Rozman-Clark describes why Green Card Voices projects are important: "First of all, the way we work with using the oral part and working with students to write their stories is important. The individual student benefits as he or she gets to practice English, writing, and speaking, and they get to hones these skills. This helps them eventually present themselves well in seeking a job, and more.
“The essay they produce is even useful for college essays. Also, the book that results is important. The students are all excited to be in the book. Students in the Fargo book come from 21 countries.
“One thing is true for a vast majority of these students; books are not as prevalent as in the U.S. in their countries. Lastly, there is a benefit for the educational system. Local high schools throughout North Dakota will have a very concrete resource to use.
“Students don't tend to connect to people who lived in a different century. The closer geographically and in time, the easier it is to connect. We share their hobbies, their dreams, whether they have brothers, sisters, and what we love about them. We mix the story with everyday things and the challenges and opportunities. In that respect it is a great resource for schools.”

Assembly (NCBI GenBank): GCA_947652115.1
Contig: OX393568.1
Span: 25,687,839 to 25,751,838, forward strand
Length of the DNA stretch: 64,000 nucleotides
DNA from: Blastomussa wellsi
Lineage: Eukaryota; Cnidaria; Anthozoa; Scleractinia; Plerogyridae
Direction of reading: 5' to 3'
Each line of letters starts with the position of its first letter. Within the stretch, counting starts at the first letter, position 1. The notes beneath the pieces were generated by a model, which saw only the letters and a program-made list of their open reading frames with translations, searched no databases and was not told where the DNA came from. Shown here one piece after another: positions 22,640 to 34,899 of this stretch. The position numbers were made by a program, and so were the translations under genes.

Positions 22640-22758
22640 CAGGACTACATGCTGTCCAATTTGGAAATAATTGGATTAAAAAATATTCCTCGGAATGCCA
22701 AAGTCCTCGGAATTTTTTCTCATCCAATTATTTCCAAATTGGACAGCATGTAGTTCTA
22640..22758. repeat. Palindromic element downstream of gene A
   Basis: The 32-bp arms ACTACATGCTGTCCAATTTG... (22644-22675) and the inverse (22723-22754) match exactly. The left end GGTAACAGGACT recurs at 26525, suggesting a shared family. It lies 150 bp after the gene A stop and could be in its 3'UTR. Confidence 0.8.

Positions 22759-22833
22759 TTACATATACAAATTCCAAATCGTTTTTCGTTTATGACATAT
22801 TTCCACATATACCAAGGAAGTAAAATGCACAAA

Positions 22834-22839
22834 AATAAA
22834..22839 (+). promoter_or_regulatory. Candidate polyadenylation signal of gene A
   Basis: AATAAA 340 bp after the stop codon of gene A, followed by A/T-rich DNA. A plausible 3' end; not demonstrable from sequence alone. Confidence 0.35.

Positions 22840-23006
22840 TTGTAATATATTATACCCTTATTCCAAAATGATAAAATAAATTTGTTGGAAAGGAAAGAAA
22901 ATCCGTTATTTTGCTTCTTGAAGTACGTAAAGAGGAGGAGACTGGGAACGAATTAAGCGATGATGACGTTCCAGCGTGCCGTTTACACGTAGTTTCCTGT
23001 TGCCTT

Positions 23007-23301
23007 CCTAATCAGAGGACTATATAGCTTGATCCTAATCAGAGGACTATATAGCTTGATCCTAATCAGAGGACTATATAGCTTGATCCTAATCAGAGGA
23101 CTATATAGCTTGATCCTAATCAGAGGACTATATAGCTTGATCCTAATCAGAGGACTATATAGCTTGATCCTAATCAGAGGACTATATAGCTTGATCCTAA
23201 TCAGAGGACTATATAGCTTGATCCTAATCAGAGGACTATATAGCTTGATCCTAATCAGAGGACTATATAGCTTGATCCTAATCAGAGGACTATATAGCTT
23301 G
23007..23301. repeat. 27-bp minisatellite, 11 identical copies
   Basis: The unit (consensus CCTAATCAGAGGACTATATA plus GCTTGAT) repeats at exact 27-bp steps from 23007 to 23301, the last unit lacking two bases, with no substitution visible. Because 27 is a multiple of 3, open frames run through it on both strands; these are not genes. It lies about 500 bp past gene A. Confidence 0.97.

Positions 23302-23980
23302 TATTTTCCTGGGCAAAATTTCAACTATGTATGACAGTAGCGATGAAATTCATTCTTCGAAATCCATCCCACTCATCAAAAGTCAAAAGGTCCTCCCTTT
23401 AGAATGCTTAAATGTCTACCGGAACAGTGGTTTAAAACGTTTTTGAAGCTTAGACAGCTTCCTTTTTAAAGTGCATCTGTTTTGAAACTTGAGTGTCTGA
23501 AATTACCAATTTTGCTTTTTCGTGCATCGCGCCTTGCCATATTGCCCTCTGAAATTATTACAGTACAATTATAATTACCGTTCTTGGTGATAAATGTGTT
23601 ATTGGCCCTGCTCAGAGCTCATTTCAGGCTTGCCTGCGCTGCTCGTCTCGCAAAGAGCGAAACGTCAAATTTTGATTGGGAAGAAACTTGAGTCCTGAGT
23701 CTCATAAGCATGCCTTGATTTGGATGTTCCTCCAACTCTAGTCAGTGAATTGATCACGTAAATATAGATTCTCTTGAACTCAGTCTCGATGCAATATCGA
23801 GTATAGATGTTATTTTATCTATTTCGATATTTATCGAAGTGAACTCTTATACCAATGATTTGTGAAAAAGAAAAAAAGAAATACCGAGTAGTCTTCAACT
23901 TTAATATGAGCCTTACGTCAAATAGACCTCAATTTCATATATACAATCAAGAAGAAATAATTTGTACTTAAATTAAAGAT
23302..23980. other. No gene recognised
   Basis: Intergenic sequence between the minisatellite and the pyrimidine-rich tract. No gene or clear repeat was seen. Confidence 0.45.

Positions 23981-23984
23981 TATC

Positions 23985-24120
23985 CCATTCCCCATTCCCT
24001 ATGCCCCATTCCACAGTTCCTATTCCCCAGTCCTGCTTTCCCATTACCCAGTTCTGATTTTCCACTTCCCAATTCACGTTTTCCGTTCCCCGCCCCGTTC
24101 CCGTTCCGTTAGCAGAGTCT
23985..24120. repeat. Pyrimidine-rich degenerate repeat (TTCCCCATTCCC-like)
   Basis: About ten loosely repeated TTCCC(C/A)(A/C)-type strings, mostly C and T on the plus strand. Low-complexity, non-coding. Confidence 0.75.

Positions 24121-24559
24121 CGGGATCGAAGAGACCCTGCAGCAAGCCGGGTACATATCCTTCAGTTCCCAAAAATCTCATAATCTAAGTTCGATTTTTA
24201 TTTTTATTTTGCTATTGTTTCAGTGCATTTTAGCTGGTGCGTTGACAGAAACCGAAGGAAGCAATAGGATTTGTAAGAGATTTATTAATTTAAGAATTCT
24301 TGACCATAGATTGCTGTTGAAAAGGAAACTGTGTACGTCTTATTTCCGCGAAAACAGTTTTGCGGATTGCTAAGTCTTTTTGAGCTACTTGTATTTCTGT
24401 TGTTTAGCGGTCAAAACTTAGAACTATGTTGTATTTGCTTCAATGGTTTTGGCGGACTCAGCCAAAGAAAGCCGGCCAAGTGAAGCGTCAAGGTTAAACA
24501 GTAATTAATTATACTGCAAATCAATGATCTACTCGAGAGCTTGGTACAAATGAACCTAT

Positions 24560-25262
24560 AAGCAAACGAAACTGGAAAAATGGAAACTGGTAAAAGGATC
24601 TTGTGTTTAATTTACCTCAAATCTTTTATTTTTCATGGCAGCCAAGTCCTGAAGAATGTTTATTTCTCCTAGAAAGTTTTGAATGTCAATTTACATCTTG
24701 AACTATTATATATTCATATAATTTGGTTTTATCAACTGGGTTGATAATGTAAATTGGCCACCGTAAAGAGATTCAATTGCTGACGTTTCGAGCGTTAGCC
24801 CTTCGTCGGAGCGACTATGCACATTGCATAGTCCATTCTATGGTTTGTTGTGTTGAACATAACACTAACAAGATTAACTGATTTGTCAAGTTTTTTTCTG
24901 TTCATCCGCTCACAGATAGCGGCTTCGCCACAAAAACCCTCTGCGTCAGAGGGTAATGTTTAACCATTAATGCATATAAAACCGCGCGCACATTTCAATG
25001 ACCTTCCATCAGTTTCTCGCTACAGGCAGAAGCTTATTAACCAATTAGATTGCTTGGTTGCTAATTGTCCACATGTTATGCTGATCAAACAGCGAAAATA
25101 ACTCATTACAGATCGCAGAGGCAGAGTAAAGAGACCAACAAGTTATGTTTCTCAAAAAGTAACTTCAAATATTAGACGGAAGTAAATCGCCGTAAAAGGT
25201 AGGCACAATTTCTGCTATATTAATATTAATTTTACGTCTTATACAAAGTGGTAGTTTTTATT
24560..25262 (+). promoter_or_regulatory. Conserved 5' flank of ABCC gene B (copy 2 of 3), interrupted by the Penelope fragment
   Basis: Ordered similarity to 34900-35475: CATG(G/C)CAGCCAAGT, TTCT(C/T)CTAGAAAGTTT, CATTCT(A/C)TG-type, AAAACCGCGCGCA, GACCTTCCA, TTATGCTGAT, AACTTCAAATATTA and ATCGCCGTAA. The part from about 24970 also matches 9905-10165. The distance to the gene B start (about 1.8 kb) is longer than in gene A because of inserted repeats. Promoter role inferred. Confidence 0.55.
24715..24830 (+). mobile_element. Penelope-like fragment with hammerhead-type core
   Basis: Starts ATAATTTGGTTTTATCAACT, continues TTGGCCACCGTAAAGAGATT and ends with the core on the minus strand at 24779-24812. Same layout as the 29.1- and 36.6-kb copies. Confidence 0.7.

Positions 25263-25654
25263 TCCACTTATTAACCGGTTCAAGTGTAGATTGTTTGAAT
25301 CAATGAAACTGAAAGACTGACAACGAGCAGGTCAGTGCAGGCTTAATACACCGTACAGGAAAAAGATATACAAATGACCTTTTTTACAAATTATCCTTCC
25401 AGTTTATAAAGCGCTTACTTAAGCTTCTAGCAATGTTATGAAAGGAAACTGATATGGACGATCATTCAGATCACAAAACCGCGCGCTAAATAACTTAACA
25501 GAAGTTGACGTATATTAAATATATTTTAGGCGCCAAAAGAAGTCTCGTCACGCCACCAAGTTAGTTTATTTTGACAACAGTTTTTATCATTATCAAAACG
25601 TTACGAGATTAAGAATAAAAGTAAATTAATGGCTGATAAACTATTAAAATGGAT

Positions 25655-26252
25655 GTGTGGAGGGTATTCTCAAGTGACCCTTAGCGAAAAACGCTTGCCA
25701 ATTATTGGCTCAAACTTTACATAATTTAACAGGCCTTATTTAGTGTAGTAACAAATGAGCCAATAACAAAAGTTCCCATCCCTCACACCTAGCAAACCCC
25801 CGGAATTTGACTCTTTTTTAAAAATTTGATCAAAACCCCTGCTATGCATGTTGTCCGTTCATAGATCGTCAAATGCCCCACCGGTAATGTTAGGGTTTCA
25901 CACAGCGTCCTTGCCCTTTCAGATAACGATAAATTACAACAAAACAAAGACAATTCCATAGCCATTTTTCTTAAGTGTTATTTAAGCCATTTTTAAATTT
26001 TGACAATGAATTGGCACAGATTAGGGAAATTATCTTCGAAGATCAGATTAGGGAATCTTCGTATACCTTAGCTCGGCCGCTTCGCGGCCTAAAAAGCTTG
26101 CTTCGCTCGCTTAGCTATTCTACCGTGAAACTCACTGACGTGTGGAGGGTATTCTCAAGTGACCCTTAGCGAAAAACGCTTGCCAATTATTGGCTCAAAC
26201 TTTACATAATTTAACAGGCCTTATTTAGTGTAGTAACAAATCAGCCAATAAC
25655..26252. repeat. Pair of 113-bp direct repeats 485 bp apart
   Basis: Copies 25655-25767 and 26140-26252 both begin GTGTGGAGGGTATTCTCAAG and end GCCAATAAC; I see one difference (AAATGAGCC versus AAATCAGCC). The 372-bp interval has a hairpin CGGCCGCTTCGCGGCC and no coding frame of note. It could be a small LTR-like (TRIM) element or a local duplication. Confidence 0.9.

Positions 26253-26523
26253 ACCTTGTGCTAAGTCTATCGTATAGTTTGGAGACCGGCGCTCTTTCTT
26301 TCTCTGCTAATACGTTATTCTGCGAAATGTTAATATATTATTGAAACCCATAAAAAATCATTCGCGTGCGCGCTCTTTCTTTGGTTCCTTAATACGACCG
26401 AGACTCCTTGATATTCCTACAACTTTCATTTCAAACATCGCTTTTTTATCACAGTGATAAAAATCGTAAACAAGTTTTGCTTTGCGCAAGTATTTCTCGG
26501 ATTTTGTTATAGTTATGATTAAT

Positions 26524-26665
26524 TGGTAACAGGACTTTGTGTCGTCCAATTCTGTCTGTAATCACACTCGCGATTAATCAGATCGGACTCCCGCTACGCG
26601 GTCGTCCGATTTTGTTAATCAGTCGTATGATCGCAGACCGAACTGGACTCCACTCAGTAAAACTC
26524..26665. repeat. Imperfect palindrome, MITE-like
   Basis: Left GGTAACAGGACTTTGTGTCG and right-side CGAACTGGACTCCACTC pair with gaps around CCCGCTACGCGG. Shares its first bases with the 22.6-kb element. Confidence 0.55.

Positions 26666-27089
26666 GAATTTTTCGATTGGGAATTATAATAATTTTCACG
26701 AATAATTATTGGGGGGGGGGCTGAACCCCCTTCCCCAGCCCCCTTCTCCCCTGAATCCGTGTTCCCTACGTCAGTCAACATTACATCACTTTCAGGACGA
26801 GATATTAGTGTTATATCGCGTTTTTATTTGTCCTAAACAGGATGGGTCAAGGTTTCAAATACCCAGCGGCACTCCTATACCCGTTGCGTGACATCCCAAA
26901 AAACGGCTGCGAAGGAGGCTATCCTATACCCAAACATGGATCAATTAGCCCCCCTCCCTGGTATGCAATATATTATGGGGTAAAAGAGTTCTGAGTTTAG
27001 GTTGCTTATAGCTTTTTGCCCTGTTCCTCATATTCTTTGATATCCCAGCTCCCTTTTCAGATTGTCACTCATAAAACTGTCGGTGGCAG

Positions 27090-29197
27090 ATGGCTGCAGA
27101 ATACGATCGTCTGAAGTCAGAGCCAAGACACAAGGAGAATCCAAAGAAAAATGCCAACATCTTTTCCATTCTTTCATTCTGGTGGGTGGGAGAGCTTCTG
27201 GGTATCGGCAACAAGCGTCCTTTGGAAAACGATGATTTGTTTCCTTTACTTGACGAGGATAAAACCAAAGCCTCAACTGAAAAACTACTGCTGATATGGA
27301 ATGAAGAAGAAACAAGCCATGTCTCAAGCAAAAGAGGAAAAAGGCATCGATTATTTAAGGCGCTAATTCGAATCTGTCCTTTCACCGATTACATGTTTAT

“The book is also good for the community at large. There is a lot of negative media coverage about immigrants; it is extremely important to complete the narrative. By really sharing the personal story, people get to understand the background, what their contribution is, and how we can all make this community better. By sharing stories on a more personal level - a more comprehensive way - we complete the narrative. People don't have room to jump to conclusions and they can see that every story is different from the next. We need to go deeper into the story – and realize that every person is unique and that jumping to conclusions is not a wise idea."
Rozman-Clark laments that the category of nonfiction in the area of diversity “is literally empty; there are no books like that out there.” She says that we have “lost a lot of voices” because of the fear that the fear that the immigrants’ English language skills are not at a certain level, and this is a great loss. She continues, “We have not given opportunity to share these stories. We have probably missed an entire generation of voices.” Thus, Green Card Voices is working to fill this gap.
There will be a launch celebrating the book publication in March, 2017. Following the launch will be a series of book readings at libraries, book stores, and various other spaces. Rozman-Clark says that she has been working with fellow Bush Fellow and NDSU professor Kevin Brooks, as well as Lutheran Social Services, the Immigrant Development Center and other local organizations.
After the Fargo South High book is complete, Green Card Voices plans to move along to do similar projects in Sioux Falls, St. Paul, and Boise, Idaho. They never do a book in a community without first visiting and talking with a school and getting buy-in.
Rozman-Clark and Green Card Voices are only interested in presenting narratives from a local perspective: "Stories are only effective if they are authentic and local. It's extremely important to have it tailored to each community."